But from June onwards, suddenly everything started to fall apart. I relapsed into masturbation: true, less frequently, but still a mortal sin remains. But the most serious problem is that I no longer feel the presence of the Lord. Even after I confess and no longer commit the act of solitary vice, I am struggling because of what I previously believed with firm certainty. In short: I am experiencing  a crisis of faith.

At the beginning of this sudden fall, it seemed impossible to me; but sadly I have to admit that this is my current state. It is terrible to say:  I feel I am on the verge of pantheistic atheism. Temptations against purity and temptations against faith are my daily bread.

I admit: I miss my conversion. I do not know what to do. Why does the Lord allow this? If only I could feel a little of his Love that I tasted before, I would be able to resist even impurities.

Please Father, have patience with this poor sinner. I feel like a rag.

I ask you in the most humble way I can to help me.

You do not have to answer me right away. I understand that other people, even more than me, need your help. I also kindly ask you to conceal  my name and safeguard my privacy.

I thank you for everything you will write to me. Since you liked the previous blessing, I bless you in the name of God and I offer  a Rosary for you.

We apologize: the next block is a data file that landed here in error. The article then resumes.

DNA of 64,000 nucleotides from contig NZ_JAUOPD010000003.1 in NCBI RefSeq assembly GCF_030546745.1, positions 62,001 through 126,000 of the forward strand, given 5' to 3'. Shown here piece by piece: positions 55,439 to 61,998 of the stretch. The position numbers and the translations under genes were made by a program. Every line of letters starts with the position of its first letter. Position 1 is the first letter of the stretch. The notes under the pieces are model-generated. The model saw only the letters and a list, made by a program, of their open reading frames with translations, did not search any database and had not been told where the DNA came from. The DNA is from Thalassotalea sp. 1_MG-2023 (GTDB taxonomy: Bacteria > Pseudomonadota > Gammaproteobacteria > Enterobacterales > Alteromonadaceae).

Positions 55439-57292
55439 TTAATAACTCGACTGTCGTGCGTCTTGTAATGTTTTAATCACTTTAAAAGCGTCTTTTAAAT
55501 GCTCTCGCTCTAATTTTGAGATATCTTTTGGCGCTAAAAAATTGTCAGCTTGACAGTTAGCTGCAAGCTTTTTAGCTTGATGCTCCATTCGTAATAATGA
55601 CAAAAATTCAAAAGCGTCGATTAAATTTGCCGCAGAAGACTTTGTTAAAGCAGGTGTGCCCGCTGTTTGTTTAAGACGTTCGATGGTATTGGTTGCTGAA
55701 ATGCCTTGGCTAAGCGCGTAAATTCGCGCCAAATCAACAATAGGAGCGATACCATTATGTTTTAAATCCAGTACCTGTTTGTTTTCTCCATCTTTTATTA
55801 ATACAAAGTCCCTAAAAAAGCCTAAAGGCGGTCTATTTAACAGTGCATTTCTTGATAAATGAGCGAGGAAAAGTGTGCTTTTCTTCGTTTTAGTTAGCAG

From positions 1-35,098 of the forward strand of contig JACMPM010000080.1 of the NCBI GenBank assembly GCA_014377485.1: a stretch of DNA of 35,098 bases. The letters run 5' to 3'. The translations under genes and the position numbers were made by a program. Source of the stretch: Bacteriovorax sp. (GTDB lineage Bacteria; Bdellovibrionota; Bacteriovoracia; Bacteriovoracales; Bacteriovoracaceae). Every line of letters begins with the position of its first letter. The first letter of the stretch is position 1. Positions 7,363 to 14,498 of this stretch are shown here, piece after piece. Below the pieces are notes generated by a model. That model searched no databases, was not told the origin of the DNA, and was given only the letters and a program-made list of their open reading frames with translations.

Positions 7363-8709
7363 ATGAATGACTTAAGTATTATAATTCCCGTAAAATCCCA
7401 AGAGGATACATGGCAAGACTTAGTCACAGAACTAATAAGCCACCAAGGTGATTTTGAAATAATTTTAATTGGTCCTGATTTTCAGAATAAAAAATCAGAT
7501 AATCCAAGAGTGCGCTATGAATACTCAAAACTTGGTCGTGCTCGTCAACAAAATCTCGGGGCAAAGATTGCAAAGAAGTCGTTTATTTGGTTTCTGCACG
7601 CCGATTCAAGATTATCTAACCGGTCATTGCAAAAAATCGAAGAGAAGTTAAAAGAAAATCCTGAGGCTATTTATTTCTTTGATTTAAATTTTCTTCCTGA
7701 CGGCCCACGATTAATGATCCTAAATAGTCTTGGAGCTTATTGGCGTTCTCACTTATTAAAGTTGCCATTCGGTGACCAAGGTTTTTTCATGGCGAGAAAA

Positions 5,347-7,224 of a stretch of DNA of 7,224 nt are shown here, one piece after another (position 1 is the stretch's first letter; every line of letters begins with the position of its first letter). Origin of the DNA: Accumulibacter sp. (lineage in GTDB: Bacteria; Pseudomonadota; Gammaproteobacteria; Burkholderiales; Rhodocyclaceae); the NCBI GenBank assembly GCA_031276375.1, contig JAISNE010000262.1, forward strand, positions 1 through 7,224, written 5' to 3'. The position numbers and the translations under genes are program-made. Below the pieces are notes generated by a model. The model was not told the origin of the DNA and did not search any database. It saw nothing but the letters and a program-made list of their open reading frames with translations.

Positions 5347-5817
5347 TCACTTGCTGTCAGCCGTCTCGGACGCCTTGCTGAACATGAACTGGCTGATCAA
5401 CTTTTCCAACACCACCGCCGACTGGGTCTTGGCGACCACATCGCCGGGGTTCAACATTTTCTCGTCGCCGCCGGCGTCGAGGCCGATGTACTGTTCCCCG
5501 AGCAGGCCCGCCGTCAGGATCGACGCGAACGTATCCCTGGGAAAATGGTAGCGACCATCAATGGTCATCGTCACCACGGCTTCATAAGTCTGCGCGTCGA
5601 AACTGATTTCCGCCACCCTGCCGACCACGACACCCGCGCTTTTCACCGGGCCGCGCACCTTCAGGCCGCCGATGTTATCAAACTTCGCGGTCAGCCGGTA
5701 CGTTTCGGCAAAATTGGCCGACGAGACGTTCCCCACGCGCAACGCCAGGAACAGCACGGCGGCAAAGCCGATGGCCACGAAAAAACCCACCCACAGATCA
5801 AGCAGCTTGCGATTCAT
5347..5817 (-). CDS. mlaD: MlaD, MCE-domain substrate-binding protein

Response of the priest

Dear,

1.    First of all, I thank you for waiting seven months for my answer.
Even more, I thank you for the contents of your email, of which I would like to highlight two events, which have been and still are full of meaning for your life, for better or for worse.

2.    The first concerns the grace of chastity, which you were given suddenly, and made you feel light and free as air. It was a great gift from God that rained down on a land capable of welcoming it. In fact, this gift was granted you at a time when you enjoyed the presence of God. You still remember “the beauty of those moments: reading the Bible, the first Rosaries, the lives of the Saints, Christian philosophy, etc”. In one sentence, you were surrounded by another spirit, different from that of the world.

More clearly, you were enveloped in the Holy Spirit.

The gift of chastity was the most beautiful fruit of those unforgettable moments of your life. God did not give it to you while you were dragging yourself into sin, or while you were torn apart by the lash of passions. God gave it to you while you were living a particular experience of grace.